— 06 —

Artist by Mary Whyte, 2007, watercolor on paper, 36 x 48”, Museum purchase with funds provided by Dr. and Mrs. (Caroline) Anton Vreede, Image courtesy of the Gibbes Museum of Art/Carolina Art Association

Iron Man by Mary Whyte, 2000, watercolor on paper; 39 x 28”, Museum purchase with funds provided by Dr. and Mrs. Louis D. Wright, Jr. and Mrs. Norman Olsen, Jr. and a partial gift of Coleman Fine Art, Image courtesy of the Gibbes Museum of Art/Carolina Art Association

Whyte manages to turn an everyday scene into a moment that will take your breath away. Celebrating the ties that bind humanity, Whyte brings the colors of life to watercolor paper. We know her as a local treasure with international acclaim, but what’s most important to Whyte is the reach of her profession. “Mary Whyte’s multi-faceted vision has profoundly impacted the arts community through ardent advocacy for the healing arts, bringing visiting art collectors to Charleston, and her passion in support of South Carolina Public School art education,” says art agent Sharon Crawford. And the best part, “Whyte continues to evolve as an artist and a teacher.”


— 07 —
Robert LANGE

Baby Blue by Robert Lange, oil on panel, 8 x 8”

In Harmony by Robert Lange, oil on panel, 24 x 24”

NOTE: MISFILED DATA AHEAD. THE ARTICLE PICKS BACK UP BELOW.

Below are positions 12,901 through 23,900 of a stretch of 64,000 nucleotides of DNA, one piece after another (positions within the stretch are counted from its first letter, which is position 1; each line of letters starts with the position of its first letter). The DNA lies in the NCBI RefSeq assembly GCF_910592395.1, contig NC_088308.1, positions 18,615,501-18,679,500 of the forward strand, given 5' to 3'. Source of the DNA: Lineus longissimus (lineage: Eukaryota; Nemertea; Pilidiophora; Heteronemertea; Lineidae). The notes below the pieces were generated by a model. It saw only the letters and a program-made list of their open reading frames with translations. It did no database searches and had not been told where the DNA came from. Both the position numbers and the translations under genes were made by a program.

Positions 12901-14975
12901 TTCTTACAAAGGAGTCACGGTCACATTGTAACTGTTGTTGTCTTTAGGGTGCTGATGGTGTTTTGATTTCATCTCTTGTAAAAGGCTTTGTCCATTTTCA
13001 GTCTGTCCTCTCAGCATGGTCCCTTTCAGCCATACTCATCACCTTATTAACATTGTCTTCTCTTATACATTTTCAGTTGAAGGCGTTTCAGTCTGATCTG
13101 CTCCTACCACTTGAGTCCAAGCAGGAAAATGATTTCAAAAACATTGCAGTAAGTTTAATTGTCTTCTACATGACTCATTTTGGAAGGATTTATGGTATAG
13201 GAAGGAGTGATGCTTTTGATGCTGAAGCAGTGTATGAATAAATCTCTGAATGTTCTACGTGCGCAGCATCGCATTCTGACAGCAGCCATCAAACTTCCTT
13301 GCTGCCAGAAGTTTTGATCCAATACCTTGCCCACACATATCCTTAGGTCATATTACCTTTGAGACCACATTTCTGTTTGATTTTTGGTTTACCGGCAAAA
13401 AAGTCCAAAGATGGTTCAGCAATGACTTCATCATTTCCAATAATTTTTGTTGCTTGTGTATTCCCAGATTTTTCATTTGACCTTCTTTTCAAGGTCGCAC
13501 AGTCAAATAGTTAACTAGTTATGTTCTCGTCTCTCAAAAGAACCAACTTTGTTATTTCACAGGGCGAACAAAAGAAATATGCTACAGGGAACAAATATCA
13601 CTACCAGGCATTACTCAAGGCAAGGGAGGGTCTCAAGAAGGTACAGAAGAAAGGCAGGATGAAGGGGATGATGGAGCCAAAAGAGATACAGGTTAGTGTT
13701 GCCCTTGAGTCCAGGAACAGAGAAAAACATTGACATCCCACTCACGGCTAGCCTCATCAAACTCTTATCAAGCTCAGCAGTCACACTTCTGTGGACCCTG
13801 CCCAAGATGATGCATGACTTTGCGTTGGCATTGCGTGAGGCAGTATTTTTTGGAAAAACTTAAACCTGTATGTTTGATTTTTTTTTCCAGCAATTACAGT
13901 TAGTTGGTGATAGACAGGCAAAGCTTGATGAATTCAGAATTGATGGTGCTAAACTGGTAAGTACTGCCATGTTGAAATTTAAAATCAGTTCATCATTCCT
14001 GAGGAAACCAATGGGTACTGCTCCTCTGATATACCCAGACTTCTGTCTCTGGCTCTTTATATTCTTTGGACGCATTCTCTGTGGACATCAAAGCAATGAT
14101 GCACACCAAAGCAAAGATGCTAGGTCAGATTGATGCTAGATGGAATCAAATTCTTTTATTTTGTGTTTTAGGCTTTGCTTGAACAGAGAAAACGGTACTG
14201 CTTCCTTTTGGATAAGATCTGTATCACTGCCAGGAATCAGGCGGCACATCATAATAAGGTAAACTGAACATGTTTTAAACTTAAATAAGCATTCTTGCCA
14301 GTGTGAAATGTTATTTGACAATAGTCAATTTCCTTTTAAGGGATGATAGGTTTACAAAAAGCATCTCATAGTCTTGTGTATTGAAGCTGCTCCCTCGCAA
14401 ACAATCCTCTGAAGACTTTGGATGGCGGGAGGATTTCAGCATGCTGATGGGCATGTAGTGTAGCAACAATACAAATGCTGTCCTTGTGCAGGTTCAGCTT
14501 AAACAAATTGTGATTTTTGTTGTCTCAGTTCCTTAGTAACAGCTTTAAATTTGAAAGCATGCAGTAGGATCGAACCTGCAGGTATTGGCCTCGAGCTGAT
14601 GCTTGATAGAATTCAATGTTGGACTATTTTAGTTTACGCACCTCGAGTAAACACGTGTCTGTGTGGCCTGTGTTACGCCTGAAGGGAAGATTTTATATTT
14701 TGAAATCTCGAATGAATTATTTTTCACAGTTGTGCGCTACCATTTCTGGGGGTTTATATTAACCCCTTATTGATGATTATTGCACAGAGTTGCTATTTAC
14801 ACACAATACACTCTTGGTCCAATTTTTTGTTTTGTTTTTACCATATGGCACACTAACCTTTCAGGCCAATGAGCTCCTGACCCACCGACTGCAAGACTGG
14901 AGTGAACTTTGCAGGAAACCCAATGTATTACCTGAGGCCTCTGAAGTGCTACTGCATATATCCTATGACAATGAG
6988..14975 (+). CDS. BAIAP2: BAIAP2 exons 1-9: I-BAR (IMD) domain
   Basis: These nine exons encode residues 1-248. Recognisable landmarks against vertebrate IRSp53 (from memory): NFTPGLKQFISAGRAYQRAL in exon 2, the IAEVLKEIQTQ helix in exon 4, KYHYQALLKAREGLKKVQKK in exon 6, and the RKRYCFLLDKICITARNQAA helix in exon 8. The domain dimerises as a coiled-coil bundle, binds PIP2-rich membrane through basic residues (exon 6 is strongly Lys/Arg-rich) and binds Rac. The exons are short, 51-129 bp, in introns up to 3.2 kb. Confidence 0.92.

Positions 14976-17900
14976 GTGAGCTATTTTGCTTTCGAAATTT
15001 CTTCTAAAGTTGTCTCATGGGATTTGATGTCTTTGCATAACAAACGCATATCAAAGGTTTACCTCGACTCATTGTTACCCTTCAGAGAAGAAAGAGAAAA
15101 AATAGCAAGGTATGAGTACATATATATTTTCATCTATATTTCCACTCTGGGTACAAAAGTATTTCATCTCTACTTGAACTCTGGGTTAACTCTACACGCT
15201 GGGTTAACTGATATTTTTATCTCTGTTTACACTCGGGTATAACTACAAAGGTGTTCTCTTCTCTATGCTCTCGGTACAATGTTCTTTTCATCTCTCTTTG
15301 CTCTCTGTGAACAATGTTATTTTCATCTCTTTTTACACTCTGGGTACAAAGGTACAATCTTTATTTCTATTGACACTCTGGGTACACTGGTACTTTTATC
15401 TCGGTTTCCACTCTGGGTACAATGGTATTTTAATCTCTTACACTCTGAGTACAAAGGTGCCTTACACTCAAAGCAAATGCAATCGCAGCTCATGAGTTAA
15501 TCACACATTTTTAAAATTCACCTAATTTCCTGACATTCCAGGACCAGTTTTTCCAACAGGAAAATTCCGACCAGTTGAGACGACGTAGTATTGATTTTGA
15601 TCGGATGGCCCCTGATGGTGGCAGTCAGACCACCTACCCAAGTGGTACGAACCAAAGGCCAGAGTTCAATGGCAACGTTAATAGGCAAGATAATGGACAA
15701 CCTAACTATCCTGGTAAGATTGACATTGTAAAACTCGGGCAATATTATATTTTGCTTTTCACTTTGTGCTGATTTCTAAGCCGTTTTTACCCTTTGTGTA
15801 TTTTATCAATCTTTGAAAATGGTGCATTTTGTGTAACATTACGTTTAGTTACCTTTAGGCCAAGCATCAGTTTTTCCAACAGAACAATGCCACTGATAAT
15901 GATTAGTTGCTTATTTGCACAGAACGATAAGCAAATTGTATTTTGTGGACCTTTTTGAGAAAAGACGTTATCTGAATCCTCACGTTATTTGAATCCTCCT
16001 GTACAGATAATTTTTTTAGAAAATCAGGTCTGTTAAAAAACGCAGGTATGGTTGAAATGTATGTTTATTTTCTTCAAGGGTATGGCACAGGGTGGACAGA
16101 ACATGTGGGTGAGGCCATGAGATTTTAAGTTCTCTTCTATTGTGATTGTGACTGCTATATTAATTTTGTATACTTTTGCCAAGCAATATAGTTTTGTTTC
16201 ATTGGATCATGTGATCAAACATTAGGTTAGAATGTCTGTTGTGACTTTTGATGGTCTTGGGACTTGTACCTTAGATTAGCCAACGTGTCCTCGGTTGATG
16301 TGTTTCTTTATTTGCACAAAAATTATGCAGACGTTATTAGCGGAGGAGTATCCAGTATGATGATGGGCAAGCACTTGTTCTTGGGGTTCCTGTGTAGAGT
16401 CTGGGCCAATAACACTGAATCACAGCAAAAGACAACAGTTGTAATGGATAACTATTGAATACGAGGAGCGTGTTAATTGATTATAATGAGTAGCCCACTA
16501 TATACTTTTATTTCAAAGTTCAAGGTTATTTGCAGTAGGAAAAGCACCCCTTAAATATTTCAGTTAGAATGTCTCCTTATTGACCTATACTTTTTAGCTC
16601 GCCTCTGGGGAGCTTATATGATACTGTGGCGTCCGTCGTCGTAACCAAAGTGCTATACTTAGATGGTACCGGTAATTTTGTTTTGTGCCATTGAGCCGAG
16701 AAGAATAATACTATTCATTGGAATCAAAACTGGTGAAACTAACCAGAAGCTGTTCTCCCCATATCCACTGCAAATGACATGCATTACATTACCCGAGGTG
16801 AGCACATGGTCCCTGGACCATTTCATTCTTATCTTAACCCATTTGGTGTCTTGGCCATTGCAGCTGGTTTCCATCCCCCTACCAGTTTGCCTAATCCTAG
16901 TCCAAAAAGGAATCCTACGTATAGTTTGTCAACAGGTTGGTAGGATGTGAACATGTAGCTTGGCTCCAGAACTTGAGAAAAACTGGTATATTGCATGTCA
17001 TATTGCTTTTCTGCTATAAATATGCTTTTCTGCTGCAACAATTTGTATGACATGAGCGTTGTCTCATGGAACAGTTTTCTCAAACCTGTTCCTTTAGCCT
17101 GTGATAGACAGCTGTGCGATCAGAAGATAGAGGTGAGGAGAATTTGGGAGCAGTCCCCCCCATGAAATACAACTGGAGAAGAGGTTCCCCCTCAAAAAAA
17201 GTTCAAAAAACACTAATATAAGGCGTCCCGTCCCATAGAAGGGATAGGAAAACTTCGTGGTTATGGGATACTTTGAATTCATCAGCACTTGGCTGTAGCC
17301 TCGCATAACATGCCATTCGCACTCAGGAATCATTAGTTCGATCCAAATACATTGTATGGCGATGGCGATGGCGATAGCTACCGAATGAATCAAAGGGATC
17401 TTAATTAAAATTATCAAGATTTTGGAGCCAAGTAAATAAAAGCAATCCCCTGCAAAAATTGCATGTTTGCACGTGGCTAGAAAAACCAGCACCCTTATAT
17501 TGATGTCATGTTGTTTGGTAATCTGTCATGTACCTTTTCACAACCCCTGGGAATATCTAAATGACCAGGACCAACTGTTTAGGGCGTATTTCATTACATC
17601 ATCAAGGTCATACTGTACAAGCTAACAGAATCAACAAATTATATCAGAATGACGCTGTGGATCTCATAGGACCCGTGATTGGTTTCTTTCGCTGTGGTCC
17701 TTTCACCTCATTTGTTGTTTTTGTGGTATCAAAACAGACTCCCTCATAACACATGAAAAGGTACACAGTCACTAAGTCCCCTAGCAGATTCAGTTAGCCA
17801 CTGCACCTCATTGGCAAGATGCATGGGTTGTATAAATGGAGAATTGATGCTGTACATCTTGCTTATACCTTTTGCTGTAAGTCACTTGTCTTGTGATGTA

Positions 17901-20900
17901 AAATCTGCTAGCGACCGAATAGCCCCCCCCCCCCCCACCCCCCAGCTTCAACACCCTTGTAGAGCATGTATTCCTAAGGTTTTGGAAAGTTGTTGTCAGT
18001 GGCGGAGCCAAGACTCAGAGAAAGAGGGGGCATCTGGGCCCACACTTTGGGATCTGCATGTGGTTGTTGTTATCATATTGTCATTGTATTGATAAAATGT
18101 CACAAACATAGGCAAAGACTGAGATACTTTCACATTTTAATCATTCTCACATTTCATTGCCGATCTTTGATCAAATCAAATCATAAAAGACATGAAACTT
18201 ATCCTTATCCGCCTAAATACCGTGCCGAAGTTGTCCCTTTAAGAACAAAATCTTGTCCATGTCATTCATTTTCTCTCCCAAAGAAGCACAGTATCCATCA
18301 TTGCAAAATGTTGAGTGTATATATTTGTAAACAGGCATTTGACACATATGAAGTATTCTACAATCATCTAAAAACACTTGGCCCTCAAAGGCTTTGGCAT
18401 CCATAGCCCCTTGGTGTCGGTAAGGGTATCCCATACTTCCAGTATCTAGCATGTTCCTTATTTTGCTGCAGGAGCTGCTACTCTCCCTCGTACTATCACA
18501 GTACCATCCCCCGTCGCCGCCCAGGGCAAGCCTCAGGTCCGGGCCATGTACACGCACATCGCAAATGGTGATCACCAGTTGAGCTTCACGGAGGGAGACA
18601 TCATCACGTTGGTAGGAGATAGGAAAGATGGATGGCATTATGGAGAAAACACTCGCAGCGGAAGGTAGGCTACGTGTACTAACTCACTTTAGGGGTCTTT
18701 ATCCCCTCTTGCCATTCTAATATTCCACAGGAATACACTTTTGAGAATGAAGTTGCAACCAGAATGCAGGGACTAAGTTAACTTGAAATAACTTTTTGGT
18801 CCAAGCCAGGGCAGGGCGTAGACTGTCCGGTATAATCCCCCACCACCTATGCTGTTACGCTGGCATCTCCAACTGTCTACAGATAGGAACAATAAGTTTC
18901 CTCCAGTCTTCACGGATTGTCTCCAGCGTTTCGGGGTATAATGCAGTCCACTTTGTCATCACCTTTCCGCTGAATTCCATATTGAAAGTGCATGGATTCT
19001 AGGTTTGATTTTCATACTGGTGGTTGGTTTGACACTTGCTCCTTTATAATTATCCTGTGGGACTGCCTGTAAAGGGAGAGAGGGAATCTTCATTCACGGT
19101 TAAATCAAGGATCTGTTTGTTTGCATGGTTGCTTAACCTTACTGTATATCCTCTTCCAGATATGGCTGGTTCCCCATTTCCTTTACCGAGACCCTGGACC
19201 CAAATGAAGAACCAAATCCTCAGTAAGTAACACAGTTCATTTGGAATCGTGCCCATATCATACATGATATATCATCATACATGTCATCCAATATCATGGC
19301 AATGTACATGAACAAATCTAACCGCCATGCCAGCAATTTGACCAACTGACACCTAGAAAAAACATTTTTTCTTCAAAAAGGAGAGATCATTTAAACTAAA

By opening Robert Lange Studios over a decade ago, Lange brought serious contemporary realism to the Lowcountry on a large scale. He cultivates an inviting environment within his gallery, making RLS a home to a rotating artist residency program where patrons are able to watch masterful pieces of art come to life.

When The Vendue reopened its doors as Charleston’s Art Hotel, Lange and his wife Megan were recruited to curate the space within, giving international and emerging artists the opportunity to exhibit together. As a connector and advocate, he brings inspiration to a new generation of art entrepreneurs.


— 08 —
Shepard FAIREY

Endless Power by Shepard Fairey

Fairey didn’t forget his roots when he left Charleston. Thanks to the good people at the Halsey Institute of Contemporary Art, Fairey brought his iconic street art back to us in a way no other artist has.

Oil and Gas Building by Shepard Fairey